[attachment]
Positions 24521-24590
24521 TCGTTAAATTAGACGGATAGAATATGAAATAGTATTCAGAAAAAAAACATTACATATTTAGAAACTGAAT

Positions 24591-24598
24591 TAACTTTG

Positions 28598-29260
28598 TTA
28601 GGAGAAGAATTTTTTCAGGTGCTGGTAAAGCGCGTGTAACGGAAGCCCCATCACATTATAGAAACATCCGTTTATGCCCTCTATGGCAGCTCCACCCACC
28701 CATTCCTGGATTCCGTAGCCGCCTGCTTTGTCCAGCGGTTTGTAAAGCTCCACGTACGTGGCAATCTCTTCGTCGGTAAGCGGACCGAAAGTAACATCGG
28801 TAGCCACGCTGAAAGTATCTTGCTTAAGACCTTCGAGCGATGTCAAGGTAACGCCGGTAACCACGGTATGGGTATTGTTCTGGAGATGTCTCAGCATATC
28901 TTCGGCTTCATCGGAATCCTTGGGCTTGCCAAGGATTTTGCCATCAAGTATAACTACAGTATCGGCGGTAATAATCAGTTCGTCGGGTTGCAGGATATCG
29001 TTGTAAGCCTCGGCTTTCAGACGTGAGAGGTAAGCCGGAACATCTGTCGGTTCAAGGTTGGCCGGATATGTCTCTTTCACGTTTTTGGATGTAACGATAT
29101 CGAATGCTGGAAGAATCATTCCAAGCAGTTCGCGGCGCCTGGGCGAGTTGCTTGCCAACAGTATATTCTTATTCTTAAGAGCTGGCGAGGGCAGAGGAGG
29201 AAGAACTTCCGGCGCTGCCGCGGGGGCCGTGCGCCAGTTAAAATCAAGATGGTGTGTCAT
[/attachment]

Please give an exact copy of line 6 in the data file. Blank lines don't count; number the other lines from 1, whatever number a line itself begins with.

28598 TTA